Siddhartha Gautamaby Jim Eubanks
Most Buddhist traditions agree that Siddhartha Gautama was born to a wealthy king in Northern India. A seer is said to have predicted that Siddhartha would become a great king, or a great spiritual leader. In an attempt to cultivate the former, Siddhartha’s father ensured that all forms of suffering stayed out of his son’s life. In his early adulthood, it is said that Siddhartha’s curiosity compelled him to climb his palace walls and discover the condition of average, everyday human beings. His encounter with four realities, 1) a dead person, 2) a dying person, 3) a decrepit person and 4) an impoverished person shook Siddhartha to his core. Having been ignorant to such realities, the question of human unsatisfactoriness and the pursuit of its alleviation preoccupied his adult life. Siddhartha renounced his nobility and wealth, and set out on a course that would ultimately lead to answers.
The first step for Siddhartha was to learn as much as possible about his contemporaries’ answers to the problems associated with human unsatisfactoriness. The Indian intellectual environment during this time encompassed the major schools of philosophy. Included in this milieu were the traditionalists, rationalists, and empiricists. On the extremes, there was strict materialism and the metaphysical beliefs of the Upanishadic tradition. Strict materialism encompasses the belief that the material world is all that exists, and that the human psyche (mind; consciousness) does not. The materialists, who asserted only what could be known through the senses and adhered to the philosophy of determinism, believed that:
1) there was no such thing as a “self” or “soul”;
2) that the laws governing the Universe and their consequences (karma) did not affect the human mind--they did not believe in the actual existence of consciousness, much like the modern philosopher Daniel Dennett; and
3) that there is no continuity after death, only annihilation.
On the other end of the spectrum were the metaphysical theories contained in the Upanishadic tradition. Metaphysics means literally “beyond the physical,” and addresses ideas that cannot be proven through the senses. The Upanishadic school asserted:
1) the existence of an individual soul;
2) the reality of human consciousness and karma; and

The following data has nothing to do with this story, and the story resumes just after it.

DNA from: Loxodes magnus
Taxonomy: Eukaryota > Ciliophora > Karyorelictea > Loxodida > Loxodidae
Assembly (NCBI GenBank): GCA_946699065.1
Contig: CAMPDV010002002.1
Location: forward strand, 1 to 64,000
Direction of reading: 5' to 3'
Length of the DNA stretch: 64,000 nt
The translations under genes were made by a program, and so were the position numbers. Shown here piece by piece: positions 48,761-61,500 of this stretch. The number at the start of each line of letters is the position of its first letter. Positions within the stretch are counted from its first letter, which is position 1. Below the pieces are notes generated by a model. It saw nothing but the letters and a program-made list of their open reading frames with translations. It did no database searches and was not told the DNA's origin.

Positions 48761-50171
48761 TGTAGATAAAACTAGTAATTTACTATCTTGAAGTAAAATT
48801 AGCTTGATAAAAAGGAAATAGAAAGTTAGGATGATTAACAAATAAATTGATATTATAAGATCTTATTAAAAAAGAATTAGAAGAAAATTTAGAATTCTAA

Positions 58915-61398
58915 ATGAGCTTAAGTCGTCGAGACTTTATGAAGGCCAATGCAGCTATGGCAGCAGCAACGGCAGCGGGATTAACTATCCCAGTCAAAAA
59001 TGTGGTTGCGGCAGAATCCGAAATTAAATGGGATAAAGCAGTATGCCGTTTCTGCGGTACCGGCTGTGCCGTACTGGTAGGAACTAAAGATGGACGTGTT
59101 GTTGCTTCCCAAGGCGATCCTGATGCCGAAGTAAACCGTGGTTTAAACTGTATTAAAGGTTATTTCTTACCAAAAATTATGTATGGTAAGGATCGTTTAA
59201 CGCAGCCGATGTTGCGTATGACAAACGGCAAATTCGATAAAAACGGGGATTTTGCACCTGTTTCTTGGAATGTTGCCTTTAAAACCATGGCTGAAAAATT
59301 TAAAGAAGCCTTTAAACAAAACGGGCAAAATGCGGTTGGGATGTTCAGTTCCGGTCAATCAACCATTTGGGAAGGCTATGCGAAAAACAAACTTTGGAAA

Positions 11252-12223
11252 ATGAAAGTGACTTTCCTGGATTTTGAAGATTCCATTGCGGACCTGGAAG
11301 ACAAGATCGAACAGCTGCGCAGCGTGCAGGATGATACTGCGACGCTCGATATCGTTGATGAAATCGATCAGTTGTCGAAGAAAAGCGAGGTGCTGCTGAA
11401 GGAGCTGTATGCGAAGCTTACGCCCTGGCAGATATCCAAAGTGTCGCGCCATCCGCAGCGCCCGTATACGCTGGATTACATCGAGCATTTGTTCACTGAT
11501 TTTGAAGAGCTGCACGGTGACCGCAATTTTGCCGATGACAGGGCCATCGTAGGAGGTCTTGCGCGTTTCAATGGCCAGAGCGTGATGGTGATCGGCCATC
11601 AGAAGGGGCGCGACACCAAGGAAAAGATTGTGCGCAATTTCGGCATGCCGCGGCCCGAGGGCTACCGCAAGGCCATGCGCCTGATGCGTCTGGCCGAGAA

3) the continuity of one’s personality after death.
Siddhartha committed himself to the intense study of the major schools of Indian thought in the traditional and accepted manner of his time: personal apprenticeship with verified Masters.
Though Siddhartha was verified to have mastered the various schools he studied, which included traditional yogic asceticism of the Upanishadic tradition as well as the analytical traditions, he rejected the teachings he received from these schools, citing their extreme orientations as profound limitations. According to Siddhartha, extreme views were not only impractical, but they were not reflective of reality. Extreme views are limited and offer narrow explanations of reality at the expense of the changing, dynamic whole. Siddhartha’s study and mastery of the available traditions had not yet answer the only question that truly mattered: how do human beings alleviate persistent unsatisfactoriness in thisworld?
Siddhartha is said to have found solace by sitting in contemplation (reflective quietude) and meditation (awareness cultivation) under a Bodhi tree. According to tradition, it was under the Bodhi tree where Siddhartha realized the source of human unsatisfactoriness and its alleviation. While the traditions Siddhartha (who will now be referred to as “the Buddha”) studied focused primarily on a deeply personal enlightenment, his pursuit involved a question that was pertinent to all of humanity; the results of his insight under the Bodhi tree necessarily involved all of humanity. As Buddhist scholar David E. Shaner has pointed out, enlightenment in the Buddhist tradition is necessarily a social question that involves not only oneself, but also the entire community of sentient beings.
After his enlightenment experience (“realization”), the Buddha spent the remainder of his life guiding others in what would come to be known as the Buddhist Path.